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Matthew Hoy currently works as a metro page designer at the San Diego Union-Tribune.

The opinions presented here do not represent those of the Union-Tribune and are solely those of the author.

If you have any opinions or comments, please e-mail the author at: hoystory -at- cox -dot- net.

Dec. 7, 2001
Christian Coalition Challenged
Hoystory interviews al Qaeda
Fisking Fritz
Politicizing Prescription Drugs

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Friday, May 24, 2002
Right on the issue, wrong on the history: Paul Krugman comes out, a month delayed, against President Bush's decision to slap tariffs on imported steel.

Krugman says that the president's decision was made for political gain and is anti-free trade -- and he's right.

But Krugman's recounting of history glosses over one important fact -- everybody does it.


The Reagan administration, despite its free-trade rhetoric, was quite willing to protect industries for political gain; the most notable example was the "voluntary" restraint on Japanese car exports. Still, it was a firm rule that trade interventions had to be "GATT-legal" ? that is, they couldn't violate the General Agreement on Tariffs and Trade. (The GATT has since been incorporated into the rules of the World Trade Organization.) And that scrupulousness continued up to the end of the Clinton years. Everyone understood that there were certain things that you didn't do, no matter how convenient they might be in terms of short-term political advantage.

In those days, in other words, responsible people ran our international economic policy.


I won't address what did or didn't happen during the Reagan years. The pre-Web days of the '80s are difficult to research late at night solely using Internet sources. However, Krugman's claim that Clinton stuck to the strict letter of U.S. trade agreements throughout his 8-year term is false.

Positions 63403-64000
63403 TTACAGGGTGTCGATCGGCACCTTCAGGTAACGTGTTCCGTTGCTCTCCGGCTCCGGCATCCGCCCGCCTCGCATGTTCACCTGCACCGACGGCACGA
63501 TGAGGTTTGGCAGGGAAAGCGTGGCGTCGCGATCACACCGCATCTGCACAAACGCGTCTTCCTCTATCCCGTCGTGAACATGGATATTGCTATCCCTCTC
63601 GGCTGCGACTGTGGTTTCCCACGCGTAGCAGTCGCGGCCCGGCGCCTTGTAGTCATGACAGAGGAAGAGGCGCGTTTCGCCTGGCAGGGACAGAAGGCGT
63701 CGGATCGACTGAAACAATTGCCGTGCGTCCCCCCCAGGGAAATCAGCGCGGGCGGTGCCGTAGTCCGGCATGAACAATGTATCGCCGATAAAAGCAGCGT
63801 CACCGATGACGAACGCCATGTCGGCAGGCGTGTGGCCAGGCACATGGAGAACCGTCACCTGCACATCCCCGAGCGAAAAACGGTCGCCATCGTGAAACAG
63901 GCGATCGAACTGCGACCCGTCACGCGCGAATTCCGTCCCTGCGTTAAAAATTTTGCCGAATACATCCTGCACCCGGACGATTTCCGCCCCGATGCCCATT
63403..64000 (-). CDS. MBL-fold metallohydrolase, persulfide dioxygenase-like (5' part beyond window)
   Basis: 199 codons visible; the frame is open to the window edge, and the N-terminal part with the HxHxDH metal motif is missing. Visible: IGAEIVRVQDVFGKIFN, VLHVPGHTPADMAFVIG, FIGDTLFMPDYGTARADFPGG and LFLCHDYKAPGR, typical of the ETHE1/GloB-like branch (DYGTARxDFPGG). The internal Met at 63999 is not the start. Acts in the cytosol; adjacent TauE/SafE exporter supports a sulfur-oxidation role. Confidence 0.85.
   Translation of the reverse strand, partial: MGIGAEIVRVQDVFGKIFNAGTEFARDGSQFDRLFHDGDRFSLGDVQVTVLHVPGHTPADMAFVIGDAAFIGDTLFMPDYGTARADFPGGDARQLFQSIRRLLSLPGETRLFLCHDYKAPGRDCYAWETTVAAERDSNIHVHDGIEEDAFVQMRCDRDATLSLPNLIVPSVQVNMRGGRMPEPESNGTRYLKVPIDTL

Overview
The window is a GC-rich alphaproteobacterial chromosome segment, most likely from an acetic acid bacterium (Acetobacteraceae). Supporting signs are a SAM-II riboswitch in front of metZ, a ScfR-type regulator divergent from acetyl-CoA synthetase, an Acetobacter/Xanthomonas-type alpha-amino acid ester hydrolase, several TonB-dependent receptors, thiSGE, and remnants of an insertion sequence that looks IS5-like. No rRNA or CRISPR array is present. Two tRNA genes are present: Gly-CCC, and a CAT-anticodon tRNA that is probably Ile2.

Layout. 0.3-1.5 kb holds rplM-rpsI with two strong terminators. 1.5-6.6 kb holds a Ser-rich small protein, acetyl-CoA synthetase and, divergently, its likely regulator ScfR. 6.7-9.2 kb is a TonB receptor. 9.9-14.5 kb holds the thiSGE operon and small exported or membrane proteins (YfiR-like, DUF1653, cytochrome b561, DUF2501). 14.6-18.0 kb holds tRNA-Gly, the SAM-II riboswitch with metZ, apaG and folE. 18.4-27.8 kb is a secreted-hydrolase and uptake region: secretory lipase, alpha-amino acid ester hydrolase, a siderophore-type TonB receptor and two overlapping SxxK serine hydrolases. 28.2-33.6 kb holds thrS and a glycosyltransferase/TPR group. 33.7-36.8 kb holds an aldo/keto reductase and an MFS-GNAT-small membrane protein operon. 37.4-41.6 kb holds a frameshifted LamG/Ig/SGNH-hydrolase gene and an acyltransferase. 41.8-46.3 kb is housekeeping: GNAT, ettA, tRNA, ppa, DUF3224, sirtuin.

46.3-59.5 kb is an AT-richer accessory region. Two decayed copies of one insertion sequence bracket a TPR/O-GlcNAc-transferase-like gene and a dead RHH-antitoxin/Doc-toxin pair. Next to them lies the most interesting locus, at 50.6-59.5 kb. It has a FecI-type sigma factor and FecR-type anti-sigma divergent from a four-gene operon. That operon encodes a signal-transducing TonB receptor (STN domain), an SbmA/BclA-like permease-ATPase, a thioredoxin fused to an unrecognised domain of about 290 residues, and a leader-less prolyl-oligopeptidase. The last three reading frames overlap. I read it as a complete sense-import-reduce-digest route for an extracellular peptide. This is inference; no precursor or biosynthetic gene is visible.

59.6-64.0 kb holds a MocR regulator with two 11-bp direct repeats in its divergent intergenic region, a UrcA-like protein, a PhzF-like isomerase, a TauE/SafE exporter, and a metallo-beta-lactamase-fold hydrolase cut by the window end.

The most obvious, most recent and most well-known case was the Clinton administration's refusal to allow Mexican trucks into the U.S., as was required by NAFTA.


A NAFTA arbitration panel may have finally broken the transport logjam at the US-Mexican border. The panel found that Washington's blanket ban on Mexican trucks moving farther north than the immediate border area violated the 1993 free-trade pact.

That's no surprise. Under the agreement, Mexicans were supposed to have access to border-state highways by 1995, and to all US roadways by 2000. Two things kept that from happening: concerns about the safety of Mexican trucks and drivers, and political opposition from the Teamsters Union (which fears job losses) and some advocacy groups.

Those factors kept the truck ban firmly in place during the Clinton administration.


That ban has since been lifted -- by President Bush and Congress.

Krugman could be an excellent columnist if his views weren't so clouded by his excessively partisan tilt. He makes good points, but often excuses Democrats' failures, while amplifying the perceived faults of Republicans.

12:15 AM

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